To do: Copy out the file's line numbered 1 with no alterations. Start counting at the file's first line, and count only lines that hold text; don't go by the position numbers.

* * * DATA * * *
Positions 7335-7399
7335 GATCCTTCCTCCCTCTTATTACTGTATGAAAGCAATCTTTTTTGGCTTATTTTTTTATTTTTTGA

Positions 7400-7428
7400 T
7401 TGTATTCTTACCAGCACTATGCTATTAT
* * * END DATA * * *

Positions 7335-7399